“Living in bear country requires that residents take extra precautions and be ‘Bear Aware,’ ” Gov. Brian Sandoval said in a press release. “At this time of year we see an unfortunate rise in human-wildlife conflicts, and recent encounters in the Lake Tahoe Basin demonstrate that safety and security must be our first priority.”
NDOW has existing urban bear management processes and a “Bear Aware” public education program in place. The department classifies a “dangerous bear” as one that has exhibited aggressive behavior towards humans, or has an unnatural interest in humans without provocation and is perceived to be a threat to public safety or personal property.
NDOW has a three-strike policy for nuisance bears that are found in urban areas but are generally not causing damage or showing aggressive or unusual behavior. In these instances, bears are tranquilized and released. Most of the time these releases take place in the area near where the bear lives but, depending on the circumstance, the bear might be transported to an area outside of their estimated home range. During these releases the department performs aggressive aversion training on the bear to scare them and reduce their level of comfort with humans.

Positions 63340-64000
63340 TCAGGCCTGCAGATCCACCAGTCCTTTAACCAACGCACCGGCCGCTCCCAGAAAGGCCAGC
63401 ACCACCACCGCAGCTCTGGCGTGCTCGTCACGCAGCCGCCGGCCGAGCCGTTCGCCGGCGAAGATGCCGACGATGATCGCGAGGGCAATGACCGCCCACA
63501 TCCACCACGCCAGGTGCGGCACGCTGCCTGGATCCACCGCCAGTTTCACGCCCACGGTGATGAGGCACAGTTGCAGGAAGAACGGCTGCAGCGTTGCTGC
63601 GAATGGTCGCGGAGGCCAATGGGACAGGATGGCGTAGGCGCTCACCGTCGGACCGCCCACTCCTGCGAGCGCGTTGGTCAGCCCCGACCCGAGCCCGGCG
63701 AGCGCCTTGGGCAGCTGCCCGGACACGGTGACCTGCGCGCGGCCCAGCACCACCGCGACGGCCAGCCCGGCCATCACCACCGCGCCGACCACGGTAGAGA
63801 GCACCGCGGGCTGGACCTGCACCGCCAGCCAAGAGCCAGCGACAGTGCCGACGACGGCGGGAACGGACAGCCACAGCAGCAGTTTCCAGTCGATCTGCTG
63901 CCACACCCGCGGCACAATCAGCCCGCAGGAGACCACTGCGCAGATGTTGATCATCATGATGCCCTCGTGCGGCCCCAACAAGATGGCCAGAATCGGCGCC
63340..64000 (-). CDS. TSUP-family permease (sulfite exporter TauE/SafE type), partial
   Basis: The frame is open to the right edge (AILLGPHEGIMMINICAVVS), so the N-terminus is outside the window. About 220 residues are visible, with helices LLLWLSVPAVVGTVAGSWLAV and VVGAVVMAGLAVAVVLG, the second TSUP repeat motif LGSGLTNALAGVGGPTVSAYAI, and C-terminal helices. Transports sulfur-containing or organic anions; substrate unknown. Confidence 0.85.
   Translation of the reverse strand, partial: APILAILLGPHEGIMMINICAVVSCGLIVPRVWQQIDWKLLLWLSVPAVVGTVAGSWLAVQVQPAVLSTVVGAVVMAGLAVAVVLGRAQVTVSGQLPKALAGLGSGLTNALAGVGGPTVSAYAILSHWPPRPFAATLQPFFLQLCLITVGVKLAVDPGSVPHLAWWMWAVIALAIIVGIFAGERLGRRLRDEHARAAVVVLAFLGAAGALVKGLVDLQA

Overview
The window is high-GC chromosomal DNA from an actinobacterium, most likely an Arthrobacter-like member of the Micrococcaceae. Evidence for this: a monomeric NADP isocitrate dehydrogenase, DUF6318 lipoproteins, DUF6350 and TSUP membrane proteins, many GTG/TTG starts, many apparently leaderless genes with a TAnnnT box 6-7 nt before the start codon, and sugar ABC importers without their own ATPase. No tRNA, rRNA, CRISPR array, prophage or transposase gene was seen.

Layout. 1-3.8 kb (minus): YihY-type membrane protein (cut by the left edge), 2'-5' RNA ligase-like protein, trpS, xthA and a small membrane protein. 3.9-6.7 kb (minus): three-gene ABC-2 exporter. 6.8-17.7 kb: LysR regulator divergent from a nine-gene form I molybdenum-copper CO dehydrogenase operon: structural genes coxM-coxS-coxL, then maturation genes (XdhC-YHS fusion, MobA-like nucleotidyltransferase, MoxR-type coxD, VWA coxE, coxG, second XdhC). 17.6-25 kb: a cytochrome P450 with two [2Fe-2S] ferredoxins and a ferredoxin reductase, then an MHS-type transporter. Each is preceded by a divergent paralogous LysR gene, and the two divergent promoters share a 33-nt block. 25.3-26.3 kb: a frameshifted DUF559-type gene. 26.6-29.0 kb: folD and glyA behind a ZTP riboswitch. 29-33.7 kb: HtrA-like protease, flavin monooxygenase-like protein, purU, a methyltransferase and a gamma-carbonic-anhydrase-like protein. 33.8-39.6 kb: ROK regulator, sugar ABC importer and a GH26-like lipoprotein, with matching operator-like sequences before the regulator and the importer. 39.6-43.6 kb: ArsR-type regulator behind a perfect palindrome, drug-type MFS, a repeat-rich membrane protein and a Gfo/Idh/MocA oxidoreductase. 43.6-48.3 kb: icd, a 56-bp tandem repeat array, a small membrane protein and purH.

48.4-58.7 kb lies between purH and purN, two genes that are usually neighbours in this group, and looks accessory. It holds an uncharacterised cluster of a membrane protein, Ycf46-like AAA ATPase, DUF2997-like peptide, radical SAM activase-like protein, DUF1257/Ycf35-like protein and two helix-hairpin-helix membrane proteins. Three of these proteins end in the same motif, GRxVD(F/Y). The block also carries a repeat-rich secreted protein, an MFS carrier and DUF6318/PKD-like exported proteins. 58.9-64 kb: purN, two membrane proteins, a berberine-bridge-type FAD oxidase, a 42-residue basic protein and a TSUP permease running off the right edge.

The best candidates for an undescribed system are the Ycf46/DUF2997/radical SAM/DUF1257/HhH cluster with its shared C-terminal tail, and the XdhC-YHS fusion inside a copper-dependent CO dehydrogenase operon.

Since Feb. 22, four nuisance bears have been caught by NDOW personnel in the Incline Village and Crystal Bay communities of Lake Tahoe. Significant property damage to houses, cars and a dry-docked boat were reported by property owners. In addition, the bears showed a lack of fear of humans. Three of those bears have been euthanized as dangerous or aggressive and one was caught, given aversive conditioning treatment and released.
“I commend citizens for taking precautions and urge them to continue to be aware,” NDOW Director Ken Mayer said. “This is a public safety issue and continued emphasis on public education and enforcement of bear-proof trash ordinances will help mitigate any issues.”
For more information, visit www.ndow.org.